Mechanistic study of graphitic carbon layer and nanosphere formation on the surface of T-ZnO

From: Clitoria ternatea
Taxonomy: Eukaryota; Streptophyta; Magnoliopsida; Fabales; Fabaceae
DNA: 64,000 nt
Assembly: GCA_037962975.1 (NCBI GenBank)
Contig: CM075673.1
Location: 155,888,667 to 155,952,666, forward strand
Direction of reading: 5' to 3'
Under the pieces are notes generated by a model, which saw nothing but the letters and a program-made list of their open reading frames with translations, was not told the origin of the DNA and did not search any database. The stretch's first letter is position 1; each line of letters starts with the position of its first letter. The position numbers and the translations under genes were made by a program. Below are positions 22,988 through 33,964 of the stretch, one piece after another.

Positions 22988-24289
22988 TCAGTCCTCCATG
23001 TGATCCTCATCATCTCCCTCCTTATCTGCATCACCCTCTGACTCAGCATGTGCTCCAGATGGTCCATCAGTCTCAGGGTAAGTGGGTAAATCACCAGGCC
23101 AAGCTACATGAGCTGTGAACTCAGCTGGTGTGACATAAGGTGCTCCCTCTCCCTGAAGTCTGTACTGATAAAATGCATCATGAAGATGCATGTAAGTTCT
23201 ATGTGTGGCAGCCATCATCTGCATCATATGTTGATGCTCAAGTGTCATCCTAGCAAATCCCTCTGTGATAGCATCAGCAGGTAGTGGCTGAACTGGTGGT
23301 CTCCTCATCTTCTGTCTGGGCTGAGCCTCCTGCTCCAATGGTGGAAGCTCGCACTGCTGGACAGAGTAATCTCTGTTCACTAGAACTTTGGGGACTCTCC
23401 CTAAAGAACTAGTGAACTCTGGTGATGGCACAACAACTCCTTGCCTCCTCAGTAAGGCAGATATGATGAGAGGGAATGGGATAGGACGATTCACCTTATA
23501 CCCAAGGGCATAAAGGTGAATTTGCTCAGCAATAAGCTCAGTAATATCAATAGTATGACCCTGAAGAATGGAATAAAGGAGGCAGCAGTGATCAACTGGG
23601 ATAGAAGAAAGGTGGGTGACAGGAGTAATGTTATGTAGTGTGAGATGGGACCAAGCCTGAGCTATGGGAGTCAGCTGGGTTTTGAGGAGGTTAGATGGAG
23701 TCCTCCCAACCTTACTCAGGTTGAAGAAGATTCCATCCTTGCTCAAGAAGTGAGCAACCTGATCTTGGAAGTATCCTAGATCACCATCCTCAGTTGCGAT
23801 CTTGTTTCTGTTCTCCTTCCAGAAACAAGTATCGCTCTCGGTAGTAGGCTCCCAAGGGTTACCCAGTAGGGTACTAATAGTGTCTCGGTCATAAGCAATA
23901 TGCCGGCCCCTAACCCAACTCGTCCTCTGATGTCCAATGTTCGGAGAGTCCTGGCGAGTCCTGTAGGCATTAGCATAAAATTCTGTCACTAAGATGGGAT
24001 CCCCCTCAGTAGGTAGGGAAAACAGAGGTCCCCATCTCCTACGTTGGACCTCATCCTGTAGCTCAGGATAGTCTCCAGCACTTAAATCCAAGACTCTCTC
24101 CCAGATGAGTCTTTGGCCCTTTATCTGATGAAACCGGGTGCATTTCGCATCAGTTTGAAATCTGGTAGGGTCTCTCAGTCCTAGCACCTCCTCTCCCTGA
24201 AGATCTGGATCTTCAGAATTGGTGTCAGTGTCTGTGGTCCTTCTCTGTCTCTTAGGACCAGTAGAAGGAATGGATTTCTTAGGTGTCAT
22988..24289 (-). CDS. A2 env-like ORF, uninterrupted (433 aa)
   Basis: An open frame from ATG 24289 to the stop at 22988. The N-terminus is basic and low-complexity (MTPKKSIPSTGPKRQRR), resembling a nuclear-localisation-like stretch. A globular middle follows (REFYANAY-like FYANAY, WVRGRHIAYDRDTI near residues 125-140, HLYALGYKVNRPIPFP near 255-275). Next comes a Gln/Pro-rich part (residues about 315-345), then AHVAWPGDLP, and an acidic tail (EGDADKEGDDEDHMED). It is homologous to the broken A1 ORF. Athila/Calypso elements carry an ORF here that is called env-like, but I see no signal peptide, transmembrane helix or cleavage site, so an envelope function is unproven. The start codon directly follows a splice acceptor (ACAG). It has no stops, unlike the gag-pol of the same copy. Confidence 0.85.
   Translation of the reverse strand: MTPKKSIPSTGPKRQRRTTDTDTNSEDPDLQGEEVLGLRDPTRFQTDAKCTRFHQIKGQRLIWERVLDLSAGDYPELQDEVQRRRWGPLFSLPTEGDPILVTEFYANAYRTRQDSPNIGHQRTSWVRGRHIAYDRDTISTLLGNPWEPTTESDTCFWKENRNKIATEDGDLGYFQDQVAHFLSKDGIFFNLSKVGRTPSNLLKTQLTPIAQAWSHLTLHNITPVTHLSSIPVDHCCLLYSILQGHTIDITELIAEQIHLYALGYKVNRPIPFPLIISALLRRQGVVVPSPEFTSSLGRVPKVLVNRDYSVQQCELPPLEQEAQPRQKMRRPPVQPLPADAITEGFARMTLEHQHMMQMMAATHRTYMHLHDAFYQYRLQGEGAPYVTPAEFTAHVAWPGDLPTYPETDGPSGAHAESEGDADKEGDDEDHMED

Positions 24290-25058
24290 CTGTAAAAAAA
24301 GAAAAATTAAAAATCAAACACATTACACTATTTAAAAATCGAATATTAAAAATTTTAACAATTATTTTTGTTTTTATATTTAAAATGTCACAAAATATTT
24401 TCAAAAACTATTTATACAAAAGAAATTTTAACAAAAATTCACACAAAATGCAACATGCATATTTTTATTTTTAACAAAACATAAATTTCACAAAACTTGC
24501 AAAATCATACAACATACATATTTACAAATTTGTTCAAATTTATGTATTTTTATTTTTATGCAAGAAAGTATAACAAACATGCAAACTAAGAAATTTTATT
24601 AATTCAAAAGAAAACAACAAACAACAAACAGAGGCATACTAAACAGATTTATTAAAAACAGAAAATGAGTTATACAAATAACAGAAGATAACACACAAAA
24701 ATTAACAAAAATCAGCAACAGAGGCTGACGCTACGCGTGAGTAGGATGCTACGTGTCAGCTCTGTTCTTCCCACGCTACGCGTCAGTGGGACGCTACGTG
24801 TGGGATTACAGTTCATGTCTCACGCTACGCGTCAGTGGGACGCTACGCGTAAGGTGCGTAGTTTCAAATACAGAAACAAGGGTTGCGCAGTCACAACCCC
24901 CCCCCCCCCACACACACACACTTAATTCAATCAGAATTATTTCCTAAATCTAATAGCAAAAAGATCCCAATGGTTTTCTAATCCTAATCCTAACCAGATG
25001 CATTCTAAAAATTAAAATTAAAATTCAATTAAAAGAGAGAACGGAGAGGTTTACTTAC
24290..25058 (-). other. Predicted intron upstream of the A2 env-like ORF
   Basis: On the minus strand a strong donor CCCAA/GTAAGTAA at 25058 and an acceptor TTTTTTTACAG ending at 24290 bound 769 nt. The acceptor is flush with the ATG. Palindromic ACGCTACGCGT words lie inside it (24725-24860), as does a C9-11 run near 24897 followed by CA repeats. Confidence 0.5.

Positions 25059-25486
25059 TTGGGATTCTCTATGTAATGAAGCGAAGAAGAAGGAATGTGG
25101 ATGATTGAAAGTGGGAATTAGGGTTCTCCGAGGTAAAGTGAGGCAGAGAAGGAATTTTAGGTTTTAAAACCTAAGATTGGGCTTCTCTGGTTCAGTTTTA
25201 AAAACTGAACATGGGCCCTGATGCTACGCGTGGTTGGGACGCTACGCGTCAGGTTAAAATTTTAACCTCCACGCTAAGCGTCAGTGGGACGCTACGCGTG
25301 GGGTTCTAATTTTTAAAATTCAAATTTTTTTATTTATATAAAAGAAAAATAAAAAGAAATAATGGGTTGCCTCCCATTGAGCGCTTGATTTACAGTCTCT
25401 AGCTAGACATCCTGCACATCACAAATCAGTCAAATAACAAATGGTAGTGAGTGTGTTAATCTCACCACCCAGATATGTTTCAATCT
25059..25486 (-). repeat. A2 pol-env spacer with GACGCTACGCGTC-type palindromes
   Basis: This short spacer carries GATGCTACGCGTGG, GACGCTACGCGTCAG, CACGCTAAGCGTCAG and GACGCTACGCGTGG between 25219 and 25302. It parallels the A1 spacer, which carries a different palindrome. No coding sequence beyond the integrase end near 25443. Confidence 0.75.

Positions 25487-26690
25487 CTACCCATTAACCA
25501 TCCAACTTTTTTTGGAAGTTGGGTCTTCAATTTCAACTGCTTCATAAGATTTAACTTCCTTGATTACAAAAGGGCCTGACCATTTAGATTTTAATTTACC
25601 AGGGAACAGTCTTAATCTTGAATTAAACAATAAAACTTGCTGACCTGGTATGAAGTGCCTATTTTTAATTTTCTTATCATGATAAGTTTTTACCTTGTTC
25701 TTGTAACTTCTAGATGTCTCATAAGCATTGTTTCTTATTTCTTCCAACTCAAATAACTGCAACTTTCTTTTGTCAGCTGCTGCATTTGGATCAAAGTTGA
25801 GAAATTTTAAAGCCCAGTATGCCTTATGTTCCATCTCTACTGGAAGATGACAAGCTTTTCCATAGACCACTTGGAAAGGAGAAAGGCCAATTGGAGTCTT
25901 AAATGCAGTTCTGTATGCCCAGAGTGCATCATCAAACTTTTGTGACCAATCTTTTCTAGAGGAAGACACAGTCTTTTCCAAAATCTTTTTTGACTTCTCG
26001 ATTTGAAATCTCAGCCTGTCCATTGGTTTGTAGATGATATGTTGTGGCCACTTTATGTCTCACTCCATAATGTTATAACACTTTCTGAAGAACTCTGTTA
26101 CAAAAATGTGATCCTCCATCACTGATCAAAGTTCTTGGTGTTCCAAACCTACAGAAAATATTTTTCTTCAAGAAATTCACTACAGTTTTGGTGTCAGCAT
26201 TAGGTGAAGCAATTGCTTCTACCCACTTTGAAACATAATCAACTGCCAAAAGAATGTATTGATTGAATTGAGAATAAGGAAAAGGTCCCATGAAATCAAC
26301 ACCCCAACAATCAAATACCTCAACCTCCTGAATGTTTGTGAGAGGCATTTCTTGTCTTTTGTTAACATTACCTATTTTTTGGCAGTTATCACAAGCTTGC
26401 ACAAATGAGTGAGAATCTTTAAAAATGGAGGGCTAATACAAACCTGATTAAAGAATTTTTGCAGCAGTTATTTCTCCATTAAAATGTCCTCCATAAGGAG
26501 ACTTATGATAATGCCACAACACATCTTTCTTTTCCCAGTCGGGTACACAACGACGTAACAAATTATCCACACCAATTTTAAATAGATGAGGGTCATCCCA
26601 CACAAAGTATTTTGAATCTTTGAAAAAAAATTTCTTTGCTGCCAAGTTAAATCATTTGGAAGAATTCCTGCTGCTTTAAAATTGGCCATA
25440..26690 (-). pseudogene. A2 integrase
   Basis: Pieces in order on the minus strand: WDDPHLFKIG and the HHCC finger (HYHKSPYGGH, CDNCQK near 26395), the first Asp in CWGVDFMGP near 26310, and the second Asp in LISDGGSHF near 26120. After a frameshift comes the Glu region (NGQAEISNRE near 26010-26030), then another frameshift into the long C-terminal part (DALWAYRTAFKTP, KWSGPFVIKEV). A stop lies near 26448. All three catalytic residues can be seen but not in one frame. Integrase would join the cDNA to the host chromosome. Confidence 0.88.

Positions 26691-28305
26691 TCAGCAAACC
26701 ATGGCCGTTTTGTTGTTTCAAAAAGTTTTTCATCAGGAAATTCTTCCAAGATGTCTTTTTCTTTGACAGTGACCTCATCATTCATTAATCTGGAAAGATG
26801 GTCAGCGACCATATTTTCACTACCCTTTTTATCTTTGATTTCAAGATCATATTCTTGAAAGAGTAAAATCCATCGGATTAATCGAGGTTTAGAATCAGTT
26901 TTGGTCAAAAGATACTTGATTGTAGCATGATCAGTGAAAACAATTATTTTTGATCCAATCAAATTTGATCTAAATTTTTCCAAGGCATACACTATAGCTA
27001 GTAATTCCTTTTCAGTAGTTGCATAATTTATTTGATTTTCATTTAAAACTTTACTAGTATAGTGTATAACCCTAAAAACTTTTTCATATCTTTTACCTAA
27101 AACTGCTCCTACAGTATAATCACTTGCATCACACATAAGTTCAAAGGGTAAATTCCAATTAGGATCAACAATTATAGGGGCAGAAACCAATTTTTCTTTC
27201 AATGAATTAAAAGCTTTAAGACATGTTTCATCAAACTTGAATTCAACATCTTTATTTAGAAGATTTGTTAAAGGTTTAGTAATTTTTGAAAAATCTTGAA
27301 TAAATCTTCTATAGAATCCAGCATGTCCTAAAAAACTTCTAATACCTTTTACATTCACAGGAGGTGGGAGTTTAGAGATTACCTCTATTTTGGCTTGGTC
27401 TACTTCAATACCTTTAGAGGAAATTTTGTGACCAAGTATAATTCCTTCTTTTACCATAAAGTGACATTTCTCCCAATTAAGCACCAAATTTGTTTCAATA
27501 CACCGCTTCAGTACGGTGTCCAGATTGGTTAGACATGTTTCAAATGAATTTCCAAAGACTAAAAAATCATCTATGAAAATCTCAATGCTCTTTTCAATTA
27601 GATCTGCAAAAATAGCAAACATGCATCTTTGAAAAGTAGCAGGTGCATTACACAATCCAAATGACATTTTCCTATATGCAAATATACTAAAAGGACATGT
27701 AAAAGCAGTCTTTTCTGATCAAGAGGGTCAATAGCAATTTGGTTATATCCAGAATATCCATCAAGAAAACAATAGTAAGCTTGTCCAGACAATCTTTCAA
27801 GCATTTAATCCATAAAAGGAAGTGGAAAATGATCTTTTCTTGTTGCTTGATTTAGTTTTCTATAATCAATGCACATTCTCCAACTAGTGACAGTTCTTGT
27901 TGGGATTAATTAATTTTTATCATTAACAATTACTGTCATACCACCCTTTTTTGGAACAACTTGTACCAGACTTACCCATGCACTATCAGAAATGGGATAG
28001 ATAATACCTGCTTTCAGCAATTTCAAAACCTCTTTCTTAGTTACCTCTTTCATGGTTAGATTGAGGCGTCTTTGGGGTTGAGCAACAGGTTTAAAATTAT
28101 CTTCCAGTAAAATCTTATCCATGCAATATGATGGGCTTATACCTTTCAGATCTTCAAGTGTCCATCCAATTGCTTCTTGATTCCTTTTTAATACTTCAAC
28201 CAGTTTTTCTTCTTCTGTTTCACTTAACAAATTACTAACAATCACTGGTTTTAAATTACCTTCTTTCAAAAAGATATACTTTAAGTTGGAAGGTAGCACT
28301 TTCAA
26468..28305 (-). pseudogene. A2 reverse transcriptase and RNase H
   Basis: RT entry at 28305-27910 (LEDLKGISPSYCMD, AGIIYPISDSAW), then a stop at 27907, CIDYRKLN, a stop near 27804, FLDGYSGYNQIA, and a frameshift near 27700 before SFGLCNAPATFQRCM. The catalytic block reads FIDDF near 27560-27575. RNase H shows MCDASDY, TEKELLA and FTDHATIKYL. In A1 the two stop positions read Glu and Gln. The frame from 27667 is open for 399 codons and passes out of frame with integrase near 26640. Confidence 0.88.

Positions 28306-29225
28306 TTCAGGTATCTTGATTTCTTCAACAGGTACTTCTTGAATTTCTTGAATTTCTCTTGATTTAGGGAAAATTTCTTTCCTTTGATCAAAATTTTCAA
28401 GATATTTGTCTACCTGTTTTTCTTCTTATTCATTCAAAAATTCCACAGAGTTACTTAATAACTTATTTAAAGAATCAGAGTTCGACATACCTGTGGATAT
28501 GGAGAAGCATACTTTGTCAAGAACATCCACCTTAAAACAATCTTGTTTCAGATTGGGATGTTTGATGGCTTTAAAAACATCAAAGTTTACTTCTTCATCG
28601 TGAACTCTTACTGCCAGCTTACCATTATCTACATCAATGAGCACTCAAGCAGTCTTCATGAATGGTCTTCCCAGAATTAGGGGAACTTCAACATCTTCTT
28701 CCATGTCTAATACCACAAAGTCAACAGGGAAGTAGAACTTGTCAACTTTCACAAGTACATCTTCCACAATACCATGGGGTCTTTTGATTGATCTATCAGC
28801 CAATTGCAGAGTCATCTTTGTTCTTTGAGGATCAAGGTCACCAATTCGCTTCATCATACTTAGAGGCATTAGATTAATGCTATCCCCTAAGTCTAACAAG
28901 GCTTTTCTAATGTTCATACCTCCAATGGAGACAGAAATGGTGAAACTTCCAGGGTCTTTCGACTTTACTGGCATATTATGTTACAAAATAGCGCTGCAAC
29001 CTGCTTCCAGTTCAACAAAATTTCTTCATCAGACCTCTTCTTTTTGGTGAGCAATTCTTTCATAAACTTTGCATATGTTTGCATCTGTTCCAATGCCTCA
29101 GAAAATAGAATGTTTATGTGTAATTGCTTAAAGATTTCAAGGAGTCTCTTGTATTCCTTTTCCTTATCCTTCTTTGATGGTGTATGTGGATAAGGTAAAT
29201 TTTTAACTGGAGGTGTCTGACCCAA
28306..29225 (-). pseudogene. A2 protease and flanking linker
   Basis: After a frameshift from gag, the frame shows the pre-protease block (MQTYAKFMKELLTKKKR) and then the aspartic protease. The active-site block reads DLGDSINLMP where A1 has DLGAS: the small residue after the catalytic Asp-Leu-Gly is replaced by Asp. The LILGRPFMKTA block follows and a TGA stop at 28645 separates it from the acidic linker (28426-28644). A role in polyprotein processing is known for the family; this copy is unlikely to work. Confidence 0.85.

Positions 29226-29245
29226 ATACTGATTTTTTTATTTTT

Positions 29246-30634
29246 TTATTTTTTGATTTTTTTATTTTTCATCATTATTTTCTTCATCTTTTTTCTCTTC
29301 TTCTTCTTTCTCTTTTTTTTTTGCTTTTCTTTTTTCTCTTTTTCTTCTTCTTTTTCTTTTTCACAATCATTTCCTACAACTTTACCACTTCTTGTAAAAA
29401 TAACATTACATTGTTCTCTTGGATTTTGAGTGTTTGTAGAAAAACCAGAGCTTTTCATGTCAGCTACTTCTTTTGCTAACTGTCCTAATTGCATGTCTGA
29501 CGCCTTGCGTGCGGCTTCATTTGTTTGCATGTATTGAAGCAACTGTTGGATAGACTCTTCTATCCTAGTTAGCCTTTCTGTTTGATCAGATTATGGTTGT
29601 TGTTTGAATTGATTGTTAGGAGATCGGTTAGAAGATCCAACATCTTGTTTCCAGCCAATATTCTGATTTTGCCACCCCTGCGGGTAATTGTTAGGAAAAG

Graphitic carbon (GC) coatings on the surface of functional materials have received tremendous attention because of their significant effect on surface chemistry. Herein, we have explained the interactions of a carbon source (acetylene) on the surface of functional material (tetrapod-zinc oxide, T-ZnO) through Density Functional Theory (DFT) calculations. DFT studies suggested that the growth of GC in the catalytic chemical vapour deposition (CCVD) process follows two typical pathways: one is chemo/physioadsorption of acetelyne on the T-ZnO surface, and the second one is decomposition of acetylene on the T-ZnO surface to activate carbon atoms that are restructured to generate a GC layer on the T-ZnO surface. Therefore, such a growth through catalytic accumulation reaction of carbon species on the substrate surface is named as vapour-dissociation-solid (VDS) growth. To support our theoretical observation, the GCs on the surface of T-ZnO are grown using acetylene through CCVD, and the results strongly support the VDS growth mechanism. The varying conditions of the CCVD process results in two types of microstructures including a smooth GC coating on T-ZnO that can also yield functional hollow GC nanostructures through acid leaching of the metallic part and ZnC8 nanoparticles embedded in GC walls. The high resolution microscopic analyses confirm the existence of ZnC8 in the nanospheres with an average size of 5.36 nm, which authenticates the decomposition followed by the solid deposition to form the GC on the substrate surface and supports a unique VDS growth mechanism. Therefore, an in-depth study of the GC growth mechanism and its fine coating on complex structures will facilitate research in the prevention of metal oxidation and the design of novel active materials for sensors, environment, energy and medical applications.